There are many similarities among these private-sector corporate social responsibility and accountability initiatives. For example, most of these companies and monitoring organizations include provisions in their codes of conduct on the ILO core labor standards (freedom of association and the right to collective bargaining, elimination of child labor and forced and bonded labor, and non-discrimination) as well as wages and occupation safety and health standards,26 and they may certify plants by monitoring production facilities for compliance. For manufacturers or retailers with their own individual company codes of conduct, they may lack sufficient management control systems and resources to effectively monitor and enforce their codes.27
International labor standards are agreed upon by representatives of workers, businesses, and government at the ILO and take the form of international labor Conventions and Recommendations.28 The ILO’s Conventions are international treaties which are binding on member-states who have ratified them, while Recommendations are non-binding instruments which usually deal with the same subjects as Conventions but set out guidelines to help shape policy and action at the national level. On a less formal basis, the ILO’s annual International Labor Conference and other ILO bodies often agree on documents which can take the form of Codes of Practice, Resolutions, or Declarations. These documents are intended to provide additional guidance to the member-states but are not referred to as part of the ILO’s system of international labor standards.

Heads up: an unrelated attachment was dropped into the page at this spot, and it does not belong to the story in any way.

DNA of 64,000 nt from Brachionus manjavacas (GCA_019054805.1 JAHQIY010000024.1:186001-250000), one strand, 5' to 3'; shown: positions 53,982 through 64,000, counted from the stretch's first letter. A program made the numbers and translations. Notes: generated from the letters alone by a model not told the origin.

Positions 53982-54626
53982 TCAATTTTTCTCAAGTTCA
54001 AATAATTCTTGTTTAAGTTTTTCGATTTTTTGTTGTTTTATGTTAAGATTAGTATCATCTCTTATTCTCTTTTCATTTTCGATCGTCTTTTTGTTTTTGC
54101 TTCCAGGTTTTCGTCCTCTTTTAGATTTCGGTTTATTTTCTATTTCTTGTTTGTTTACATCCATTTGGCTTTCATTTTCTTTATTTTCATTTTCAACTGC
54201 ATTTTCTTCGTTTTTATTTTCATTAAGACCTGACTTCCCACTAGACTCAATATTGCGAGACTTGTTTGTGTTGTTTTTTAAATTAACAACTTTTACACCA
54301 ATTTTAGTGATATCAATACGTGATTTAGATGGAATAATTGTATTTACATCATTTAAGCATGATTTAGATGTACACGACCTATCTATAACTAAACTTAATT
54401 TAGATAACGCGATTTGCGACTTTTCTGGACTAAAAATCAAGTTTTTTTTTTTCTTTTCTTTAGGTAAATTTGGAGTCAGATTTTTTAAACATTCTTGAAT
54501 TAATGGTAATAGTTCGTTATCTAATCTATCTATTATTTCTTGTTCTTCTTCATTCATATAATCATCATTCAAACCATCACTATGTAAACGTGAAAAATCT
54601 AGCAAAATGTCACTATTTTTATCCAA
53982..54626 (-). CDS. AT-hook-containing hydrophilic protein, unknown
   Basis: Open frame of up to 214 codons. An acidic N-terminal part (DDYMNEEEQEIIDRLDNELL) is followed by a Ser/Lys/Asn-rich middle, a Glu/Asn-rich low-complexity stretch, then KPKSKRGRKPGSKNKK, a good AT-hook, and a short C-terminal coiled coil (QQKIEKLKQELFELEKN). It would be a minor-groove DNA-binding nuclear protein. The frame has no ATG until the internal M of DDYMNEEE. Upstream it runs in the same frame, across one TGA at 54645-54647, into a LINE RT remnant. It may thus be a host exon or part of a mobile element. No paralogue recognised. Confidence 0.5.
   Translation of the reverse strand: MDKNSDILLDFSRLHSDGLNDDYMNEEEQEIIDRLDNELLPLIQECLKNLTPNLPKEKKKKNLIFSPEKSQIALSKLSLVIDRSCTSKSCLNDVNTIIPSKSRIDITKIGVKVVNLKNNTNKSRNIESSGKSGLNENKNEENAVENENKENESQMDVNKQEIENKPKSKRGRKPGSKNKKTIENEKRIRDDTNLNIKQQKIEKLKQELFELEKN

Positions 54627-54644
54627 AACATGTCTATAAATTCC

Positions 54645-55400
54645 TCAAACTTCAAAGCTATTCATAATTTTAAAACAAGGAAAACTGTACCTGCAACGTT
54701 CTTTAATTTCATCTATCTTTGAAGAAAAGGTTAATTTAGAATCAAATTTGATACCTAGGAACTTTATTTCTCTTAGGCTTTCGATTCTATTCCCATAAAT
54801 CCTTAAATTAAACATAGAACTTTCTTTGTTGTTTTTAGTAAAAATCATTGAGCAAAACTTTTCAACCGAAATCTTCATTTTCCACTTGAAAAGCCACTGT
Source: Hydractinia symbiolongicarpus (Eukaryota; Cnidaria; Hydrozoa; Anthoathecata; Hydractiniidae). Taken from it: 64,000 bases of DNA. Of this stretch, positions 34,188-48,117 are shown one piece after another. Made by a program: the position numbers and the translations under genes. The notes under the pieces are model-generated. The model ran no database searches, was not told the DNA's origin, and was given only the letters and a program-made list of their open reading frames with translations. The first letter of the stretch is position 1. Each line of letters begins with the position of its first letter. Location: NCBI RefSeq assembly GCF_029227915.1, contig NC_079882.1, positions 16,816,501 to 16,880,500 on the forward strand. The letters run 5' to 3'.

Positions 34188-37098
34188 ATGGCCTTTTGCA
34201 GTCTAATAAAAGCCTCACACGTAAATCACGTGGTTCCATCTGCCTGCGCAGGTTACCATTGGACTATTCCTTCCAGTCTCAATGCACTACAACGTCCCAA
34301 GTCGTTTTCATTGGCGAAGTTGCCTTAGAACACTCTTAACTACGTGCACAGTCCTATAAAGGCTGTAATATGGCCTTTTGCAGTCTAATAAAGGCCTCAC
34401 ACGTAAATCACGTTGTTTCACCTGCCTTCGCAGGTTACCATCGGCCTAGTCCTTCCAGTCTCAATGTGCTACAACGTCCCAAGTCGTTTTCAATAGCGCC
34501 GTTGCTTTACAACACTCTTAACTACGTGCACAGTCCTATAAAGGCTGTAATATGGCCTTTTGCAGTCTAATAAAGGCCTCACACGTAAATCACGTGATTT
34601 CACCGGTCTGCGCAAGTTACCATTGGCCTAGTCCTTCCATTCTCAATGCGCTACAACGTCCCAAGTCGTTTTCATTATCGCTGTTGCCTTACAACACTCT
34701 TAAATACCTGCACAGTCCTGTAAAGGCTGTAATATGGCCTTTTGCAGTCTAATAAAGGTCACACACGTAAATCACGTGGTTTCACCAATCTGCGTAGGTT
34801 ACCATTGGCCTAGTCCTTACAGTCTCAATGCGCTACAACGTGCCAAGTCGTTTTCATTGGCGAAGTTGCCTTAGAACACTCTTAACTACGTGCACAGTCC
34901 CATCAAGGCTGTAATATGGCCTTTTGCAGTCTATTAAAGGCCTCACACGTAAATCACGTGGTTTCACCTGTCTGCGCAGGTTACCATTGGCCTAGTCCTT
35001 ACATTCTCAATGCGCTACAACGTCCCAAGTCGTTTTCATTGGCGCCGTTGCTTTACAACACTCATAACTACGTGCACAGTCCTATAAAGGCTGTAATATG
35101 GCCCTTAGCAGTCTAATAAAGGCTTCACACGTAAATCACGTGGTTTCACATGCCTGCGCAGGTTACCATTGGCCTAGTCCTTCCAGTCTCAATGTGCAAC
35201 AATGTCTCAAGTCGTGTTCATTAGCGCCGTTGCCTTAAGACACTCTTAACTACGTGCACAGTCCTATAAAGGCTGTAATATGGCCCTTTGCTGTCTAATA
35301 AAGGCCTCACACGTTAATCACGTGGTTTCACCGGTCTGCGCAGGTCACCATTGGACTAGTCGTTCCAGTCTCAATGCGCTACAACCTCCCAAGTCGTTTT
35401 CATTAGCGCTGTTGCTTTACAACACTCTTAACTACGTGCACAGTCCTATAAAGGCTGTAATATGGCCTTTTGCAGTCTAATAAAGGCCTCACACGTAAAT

Twenty-four Conventions (and accompanying Recommendations), six Codes of Practice, and two Declarations are relevant in assessing the conditions of work in the apparel industry (See Box 1).29 Eight of the Conventions relate to fundamental human rights or core labor standards (freedom of association and collective bargaining, prohibition of forced labor, equality of opportunity and treatment, and elimination of child labor), one relates to labor inspection, and fifteen relate to working conditions (family responsibilities, maternity protection, wages, hours of work and weekly rest, paid leave, night work, occupational safety and health and working environment, and home work). The Codes of Practice mainly relate to guidance on occupational safety and health and working environment issues: recording and notification of occupational accidents and diseases; safe use of chemicals; exposure limits on harmful airborne substances; safety, health, and working conditions related to technology transfer to developing economies; and the protection of workers against noise and vibration. The two Declarations are on fundamental principles and rights at work (core labor standards) and principles concerning multinationals and social policy.